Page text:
Kuxa Kanema: Mozambican film … and Godard
One of the upsides of reading off the cine-grid is the unexpected jolt of pleasure that comes from stumbling across an essay or work of fiction that happens to intersect with film culture in an intelligent fashion.
In the latest issue of n+1 (“Recessional”), Emily Witt contributes a fascinating piece on the birth of national cinema in Mozambique in the late ’70s, when the newly independent Marxist country was locked in a war with neighboring Rhodesia, the white-supremacist nation Robert Mugabe would later wrest control of and rechristen Zimbabwe. (Mugabe, a Maoist and longtime political prisoner of the Rhodesians, fled to Mozambique in 1974, where he based his rebel army. He is still Zimbabwe’s president and de facto leader.) “Cinema É Luxo” opens with the story of Gabriel Mondlane, a student in Maputo who is whisked from his chemistry class at a technical institute one morning by government troops. Instead of being sent to war, he is informed by the Ministry of Work that he will be “working in the movies.” Mondlane’s class was the first to matriculate from the National Institute of Cinema with hands-on experience in all aspects of film production; his specialty was sound. But the training went beyond mastering technical expertise. As Witt writes:
“The course lasted six months, but the government’s need to distribute news and propaganda was so great—most of the population was illiterate, and there was no television—that skills at the Institute were largely learned on the job. In addition to documentaries and a handful of fiction feature films, the Institute produced a weekly newspaper called Kuxa Kanema that ran prior to every movie theater screening and was toured through the countryside with generator-powered mobile cinema units. In grainy black and white, it told about the progress of the new government in educating the countryside, promoted health initiatives, discouraged belief in superstition and witchcraft, and documented the war against the Rhodesians. The filmmakers received combat training and accompanied troops to the border regions. Like everyone in the civil service, they also attended Saturday morning classes in Marxist theory. In the evenings they had screenings and discussions of films by directors like Tarkovsky, Eisenstein, and Wajda.”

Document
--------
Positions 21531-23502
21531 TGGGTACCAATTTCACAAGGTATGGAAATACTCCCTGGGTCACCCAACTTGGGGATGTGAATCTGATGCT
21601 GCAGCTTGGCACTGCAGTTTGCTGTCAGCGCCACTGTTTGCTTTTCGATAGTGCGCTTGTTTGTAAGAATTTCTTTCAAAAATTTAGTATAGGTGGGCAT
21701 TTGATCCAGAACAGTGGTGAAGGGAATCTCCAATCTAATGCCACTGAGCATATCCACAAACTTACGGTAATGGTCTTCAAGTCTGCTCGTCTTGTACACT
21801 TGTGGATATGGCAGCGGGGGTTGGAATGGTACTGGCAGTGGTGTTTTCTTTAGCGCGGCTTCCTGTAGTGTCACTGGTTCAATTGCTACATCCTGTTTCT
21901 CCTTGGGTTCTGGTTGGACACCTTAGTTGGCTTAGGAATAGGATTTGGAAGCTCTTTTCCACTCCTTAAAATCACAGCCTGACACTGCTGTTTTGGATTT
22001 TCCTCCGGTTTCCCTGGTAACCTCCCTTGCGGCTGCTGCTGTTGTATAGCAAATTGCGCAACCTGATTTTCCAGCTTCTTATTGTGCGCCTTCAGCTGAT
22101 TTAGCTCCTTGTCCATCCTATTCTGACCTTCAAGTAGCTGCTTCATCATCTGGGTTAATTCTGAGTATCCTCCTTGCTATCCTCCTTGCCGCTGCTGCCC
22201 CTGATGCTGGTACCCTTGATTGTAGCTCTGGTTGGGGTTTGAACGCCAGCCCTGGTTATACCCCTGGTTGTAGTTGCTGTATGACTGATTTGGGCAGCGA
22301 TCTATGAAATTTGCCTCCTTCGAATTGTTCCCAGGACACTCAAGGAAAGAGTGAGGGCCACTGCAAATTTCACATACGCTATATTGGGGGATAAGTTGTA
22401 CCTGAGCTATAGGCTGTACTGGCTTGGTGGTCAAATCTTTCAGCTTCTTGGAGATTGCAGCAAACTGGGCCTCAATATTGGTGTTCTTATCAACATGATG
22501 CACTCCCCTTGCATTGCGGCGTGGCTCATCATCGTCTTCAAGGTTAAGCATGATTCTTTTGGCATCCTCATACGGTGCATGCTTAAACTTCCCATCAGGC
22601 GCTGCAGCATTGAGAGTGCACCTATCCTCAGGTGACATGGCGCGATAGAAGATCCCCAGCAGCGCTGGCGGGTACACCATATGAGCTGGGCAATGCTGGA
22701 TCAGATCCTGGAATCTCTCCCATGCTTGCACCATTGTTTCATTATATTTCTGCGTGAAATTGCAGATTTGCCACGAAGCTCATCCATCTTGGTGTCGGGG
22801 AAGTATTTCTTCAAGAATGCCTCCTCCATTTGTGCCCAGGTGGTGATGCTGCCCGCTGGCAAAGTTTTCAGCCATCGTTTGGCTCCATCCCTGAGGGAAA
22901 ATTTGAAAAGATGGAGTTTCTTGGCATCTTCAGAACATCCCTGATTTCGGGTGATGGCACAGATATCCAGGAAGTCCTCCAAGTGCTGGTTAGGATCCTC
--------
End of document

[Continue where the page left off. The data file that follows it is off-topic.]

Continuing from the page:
Witt goes on to recount the year she spent in Maputo researching the Institute’s film projects, a few of which Jean-Luc Godard had glimpsed during a 1979 visit and written about for a diary he published in Cahiers du cinema. She watches a lot of film, too, “looking for a moment in history when utopian vision was not a United Nations Millennium Village but something locally grown, when Mozambique tired of serving as the developed world’s blank slate and resolved to project its own image.” Among the long-forgotten Super 8 docs and Kuxa Kanema newsreels are features like The Train of Life (the story of an army-led food-distribution railroad line under attack by Renamo guerrillas) and Time of the Leopards (a full-color epic about the war of independence from Portuguese colonials). The last of these films is shown to Witt by Mondlane, currently director of the Association of Mozambican Cineastes.
“Cinema É Luxo” is not available in its entirety online (there’s an excerpt here), unfortunately, so you can either subscribe to n+1 (highly recommended) or download the article for two bucks. Anyone interested in glimpsing actual footage from the Institute’s archive and learning more about this era in Mozambican film should check out Margarida Cardoso’s doc Kuxa Kanema: The Birth of Cinema, which screened at the 2005 New York African Film Festival and is available from Icarus Films.
Reviewing the film for the Village Voice, Edward Crouse wrote:
“On similar turf, Kuxa Kanema: The Birth of Cinema reaches peaks with 1978 footage of a super-rumpled Godard, popping into the newly liberated Mozambique with a “crazy” plan to put cameras into the peasants’ hands. A deflationary chronicle of the nation as seen through the Manichaean, Marxist lens of its state-sponsored newsreel series (also called Kuxa Kanema), Margarida Cardoso’s doc follows the gradually faltering effort of ebullient president Samora Machel to feed the nation with ideology. What remains today is a fire-gutted national film studio, civil servants waiting for their pensions to kick in. But right after Portugal’s 1975 eviction, Machel formed cultural alliances with Brazil and Cuba, with a revolutionary enthusiasm nowhere more palpable than in a bizarre leisure-suited chorus line inveighing against capitalism and apartheid (South Africa was Mozambique’s belligerent neighbor). Cardoso suggests that Kuxa the series may have been the nation’s premier cinematic event, but notes the tantalizing should-have-beens, such as Godard’s barely begun The Birth (of the Image) of Nation, an “anti-television” jab, or the country’s first fiction film, pitched as a fascinating Russ Meyer-meets-Che Yugoslavian co-production (“A nude guerrilla girl is running through the woods, chased by two soldiers. One is in love with her.”). What brave Mozambican will continue this work? Stay tuned.”